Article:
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Retrograde Watches

Isaac Wingold
07.10.2016
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Vacheron Constantin Patrimony Bi-Retrograde Vacheron Constantin Patrimony Bi-Retrograde
Isaac Wingold
07.10.2016

In the traditional sense, a complicated watch is one that has a number of mechanical functions apart from just telling the time which all work together to provide its owner with useful information. To harmoniously incorporate all of these individual mechanisms into a movement is an achievement in and of itself, though in the past, some watchmakers have decided to not stop there. They’ve managed to display the complications in a way that’s elaborate, without adopting an avant-garde design. The watches I’m speaking of are, of course, retrograde timepieces, which are best characterized by hands that reset swiftly upon reaching the end of their tracks. Let’s take a closer look at these exciting timepieces and pick some of the stand-out offerings within this horological class.

Vacheron Constantin Patrimony Contemporaine Bi-Retrograde

As one of the members of the unofficial “holy trinity” of watchmakers, Vacheron Constantin has consistently produced some of the most elegant and refined watches on the market since the mid-1700s — all while constantly challenging the status quo of watchmaking. Just last year, the Swiss manufacturer made headlines for developing the Ref. 57260, the world’s most complex watch with 57 individual complications, many of which are displayed using a retrograde mechanism.

Such a mechanism is typically only seen in the brand’s most exclusive offerings, which is why the relatively more accessible Patrimony Contemporaine Bi-Retrograde is such an enticing proposition for collectors. At 42.5 mm, the watch wears slightly larger on the wrist, but this allows for easier reading of the retrograde day and date indicators, which are powered by Vacheron Constantin’s 27-jewel Cal. 2460 R31R7 movement.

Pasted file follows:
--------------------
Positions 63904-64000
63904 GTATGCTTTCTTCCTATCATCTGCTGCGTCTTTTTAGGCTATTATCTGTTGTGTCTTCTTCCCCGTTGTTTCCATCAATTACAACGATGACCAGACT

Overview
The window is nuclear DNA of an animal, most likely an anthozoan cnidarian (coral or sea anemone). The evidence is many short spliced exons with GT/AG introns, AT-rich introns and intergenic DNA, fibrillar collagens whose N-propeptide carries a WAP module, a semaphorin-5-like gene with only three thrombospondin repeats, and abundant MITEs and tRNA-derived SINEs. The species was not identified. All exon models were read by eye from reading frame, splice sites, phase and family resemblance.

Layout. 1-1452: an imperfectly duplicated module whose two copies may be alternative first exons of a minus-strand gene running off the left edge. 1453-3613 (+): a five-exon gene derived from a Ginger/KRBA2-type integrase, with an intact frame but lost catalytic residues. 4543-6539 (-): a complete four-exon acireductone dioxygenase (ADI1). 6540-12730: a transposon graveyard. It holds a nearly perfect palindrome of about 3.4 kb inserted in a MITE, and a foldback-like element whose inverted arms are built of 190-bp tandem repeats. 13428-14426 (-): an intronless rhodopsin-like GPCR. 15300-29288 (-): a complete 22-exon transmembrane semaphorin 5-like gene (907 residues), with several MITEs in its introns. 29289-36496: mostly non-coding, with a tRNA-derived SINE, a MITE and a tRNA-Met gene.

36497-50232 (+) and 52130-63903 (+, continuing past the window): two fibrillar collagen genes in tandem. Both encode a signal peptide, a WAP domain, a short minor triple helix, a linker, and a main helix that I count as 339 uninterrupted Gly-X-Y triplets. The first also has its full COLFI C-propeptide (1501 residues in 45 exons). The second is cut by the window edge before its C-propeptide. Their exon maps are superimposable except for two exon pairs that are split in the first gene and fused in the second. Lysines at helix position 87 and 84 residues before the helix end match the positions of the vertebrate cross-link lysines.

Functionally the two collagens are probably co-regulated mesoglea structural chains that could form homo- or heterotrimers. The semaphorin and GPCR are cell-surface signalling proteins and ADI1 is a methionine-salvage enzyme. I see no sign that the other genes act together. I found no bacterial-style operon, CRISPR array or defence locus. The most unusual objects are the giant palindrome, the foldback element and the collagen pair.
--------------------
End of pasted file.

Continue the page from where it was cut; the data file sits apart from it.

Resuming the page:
Patek Philippe Ref. 5496

Much like Vacheron Constantin, Patek Philippe has a rich history of precisely crafting retrograde timepieces for the most discerning of collectors, but it’s done in a way that’s unique to Patek Philippe. Their style results from a select few, impactful design decisions. The collectible, perpetual calendar-equipped Ref. 5496 is a terrific example of the brand’s retrograde efforts, as it channels Patek’s historically documented affinity with clean, well-proportioned aesthetics that stand out without necessarily asking for attention.

In the latest, platinum-cased version of this perpetual calendar, collectors will be pleased to find carefully applied numerals on the brushed silver, date-indicating arc, which speak to the extreme attention to detail that is possessed by Patek Philippe’s master watchmakers. It could also be said that this piece bears a resemblance to some of Patek’s great early references that are now highly desirable in the bustling market for vintage watches.

Chronoswiss Delphis

Chronoswiss’ Delphis stays true to the brand’s established style by sporting a stunning, silver guilloché dial and strong, pronounced lugs. However, mechanically speaking, it could be said that the Delphis is a departure from the rest of their offerings as it includes a legible jumping hour window and a retrograde minutes mechanism. All of this is contained within a stainless steel or precious metal, coin-edge case, with the brand’s distinctive onion-shaped crown.

While these traits are commonly considered traditional, this retrograde timepiece still has a very modern look, making the Delphis a respected design among industrial designers, and arguably one of Chronoswiss’ most thought-provoking timepieces to date.

Longines Master Collection Retrograde

Lastly, this piece from Longines represents something that many horological onlookers ought to realize: A great watch doesn’t have to break the bank. Coming from the brand’s Master Collection, this smart-looking wristwatch features a silver guilloché dial much like that of the previous Chronoswiss, but the real attraction with this one is the four separate retrograde displays, which indicate the date, day of the week, seconds, and the time in a second time zone. This is accomplished via the Caliber L698.2, a new, self-winding movement developed by ETA for Longines.

In its price range, it’s hard to find a more complicated, mechanical timepiece of comparable quality and value than what Longines offers with the Master Collection Retrograde. It’s watches like these that help spark interest in haute horlogerie at a more accessible level, which can be seen as an important part of keeping the watchmaking industry thriving.

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